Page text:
I love how this book takes us through the very messy reality of loss: a rollercoaster ride that keeps changing its tracks after each loop every time you feel that you’ve reach the end. Unlike in other books, here there is no linear growth through the usual five stages of grief. In fact, none of these terms are mentioned at all. There are no neat labels, no checklist of behaviors boxing Julie’s experience. There are no expectations of what Julie should have accomplished X months after Sam’s death, but neither does the book ignore the very real consequences of neglecting some responsibilities.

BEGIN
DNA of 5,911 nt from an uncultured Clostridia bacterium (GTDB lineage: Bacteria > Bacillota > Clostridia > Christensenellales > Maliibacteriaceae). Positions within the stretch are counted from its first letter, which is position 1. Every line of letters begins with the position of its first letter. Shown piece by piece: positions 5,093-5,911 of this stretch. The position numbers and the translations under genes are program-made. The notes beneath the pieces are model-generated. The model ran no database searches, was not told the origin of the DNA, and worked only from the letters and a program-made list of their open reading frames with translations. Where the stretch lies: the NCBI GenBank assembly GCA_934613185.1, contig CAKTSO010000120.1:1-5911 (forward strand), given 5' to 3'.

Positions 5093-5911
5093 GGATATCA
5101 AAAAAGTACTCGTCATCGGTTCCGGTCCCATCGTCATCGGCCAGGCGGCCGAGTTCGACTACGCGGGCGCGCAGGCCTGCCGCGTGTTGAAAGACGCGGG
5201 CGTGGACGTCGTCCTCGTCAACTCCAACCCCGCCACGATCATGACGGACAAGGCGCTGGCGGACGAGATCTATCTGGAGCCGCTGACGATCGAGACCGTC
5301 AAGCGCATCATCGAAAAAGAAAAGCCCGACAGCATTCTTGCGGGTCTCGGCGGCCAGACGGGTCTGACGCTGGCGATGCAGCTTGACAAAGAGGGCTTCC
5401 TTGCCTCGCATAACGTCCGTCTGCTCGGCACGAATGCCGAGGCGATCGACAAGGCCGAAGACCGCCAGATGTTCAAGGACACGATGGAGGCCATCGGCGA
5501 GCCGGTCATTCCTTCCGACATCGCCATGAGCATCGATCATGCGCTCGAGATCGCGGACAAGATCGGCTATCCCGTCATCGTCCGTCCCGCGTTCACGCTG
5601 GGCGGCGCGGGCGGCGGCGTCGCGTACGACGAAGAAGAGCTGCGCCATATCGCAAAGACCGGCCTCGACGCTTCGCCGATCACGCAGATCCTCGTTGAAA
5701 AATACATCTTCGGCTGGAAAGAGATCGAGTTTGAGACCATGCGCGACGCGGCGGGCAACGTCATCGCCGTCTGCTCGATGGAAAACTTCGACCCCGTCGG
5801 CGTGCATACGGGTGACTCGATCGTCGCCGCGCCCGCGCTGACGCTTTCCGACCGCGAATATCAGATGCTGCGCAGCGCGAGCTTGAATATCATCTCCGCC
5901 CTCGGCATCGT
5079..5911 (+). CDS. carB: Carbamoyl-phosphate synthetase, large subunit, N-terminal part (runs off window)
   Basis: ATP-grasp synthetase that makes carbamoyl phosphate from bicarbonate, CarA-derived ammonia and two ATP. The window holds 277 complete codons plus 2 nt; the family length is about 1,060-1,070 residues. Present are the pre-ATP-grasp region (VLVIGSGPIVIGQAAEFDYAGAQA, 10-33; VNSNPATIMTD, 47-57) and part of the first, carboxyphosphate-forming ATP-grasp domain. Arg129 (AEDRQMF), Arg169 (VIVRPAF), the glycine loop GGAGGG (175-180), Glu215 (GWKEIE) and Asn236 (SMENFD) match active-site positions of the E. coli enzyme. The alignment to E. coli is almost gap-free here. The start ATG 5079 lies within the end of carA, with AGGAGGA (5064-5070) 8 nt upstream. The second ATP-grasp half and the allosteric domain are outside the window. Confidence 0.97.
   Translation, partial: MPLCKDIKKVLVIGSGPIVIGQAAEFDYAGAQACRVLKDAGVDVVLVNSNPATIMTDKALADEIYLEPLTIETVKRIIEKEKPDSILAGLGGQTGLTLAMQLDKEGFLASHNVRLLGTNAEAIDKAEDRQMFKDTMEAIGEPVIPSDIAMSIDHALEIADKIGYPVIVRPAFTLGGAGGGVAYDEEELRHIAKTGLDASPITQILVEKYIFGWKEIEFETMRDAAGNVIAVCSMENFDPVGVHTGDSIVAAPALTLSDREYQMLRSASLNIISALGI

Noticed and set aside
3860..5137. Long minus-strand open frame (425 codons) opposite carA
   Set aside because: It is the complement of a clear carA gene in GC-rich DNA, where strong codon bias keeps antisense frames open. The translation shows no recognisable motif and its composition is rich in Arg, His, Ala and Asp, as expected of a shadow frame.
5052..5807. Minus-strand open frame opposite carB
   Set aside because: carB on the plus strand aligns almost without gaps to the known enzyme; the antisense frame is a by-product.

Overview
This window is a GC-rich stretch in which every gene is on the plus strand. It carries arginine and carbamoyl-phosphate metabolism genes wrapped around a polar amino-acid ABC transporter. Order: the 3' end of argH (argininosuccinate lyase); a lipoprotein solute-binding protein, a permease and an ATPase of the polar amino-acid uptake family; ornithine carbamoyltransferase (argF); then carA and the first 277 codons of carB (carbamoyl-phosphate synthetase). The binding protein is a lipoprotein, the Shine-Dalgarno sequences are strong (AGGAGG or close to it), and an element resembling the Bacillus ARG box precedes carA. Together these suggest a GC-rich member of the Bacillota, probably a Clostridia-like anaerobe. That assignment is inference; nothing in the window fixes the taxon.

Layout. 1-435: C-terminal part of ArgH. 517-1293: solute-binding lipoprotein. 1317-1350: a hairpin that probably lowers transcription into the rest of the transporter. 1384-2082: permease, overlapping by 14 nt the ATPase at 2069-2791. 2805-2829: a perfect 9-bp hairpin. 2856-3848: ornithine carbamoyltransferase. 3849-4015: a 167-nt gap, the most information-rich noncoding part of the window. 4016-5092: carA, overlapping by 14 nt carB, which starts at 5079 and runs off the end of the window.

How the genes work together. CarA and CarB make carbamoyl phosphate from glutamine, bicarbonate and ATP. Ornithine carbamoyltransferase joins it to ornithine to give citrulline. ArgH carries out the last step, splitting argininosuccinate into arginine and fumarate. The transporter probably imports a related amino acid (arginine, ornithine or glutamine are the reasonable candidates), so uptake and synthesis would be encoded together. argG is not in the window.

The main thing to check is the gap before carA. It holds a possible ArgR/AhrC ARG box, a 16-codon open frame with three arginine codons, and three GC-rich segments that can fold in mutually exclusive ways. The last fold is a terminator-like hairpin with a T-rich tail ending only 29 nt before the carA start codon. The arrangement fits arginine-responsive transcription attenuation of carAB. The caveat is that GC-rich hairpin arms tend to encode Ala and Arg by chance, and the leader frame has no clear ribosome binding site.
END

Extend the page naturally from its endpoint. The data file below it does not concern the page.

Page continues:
Instead of achieving arbitrary milestones set by psychology textbooks, the book conceptualizes mourning as a collective activity. Everyone is learning how to navigate around the Sam-shaped hole in their lives–first by trying to fill it with vigils and other rituals of honoring, and later by self-appointed missions to carry out his legacy. I love that it does not attempt to erase Sam’s life, personality, and legacy, nor does it minimize him to the point of being a ghost or fever dream. It’s also interesting to note how these “Sam gaps” vary from one person to another and one circle to another, and how the characters try to resolve these differences by redefining their relationships with each other. This approach takes away the usual solo-flight/individual inner peace only; rather, this little community reshapes its network in a way that allows each member to recover from isolation and shock.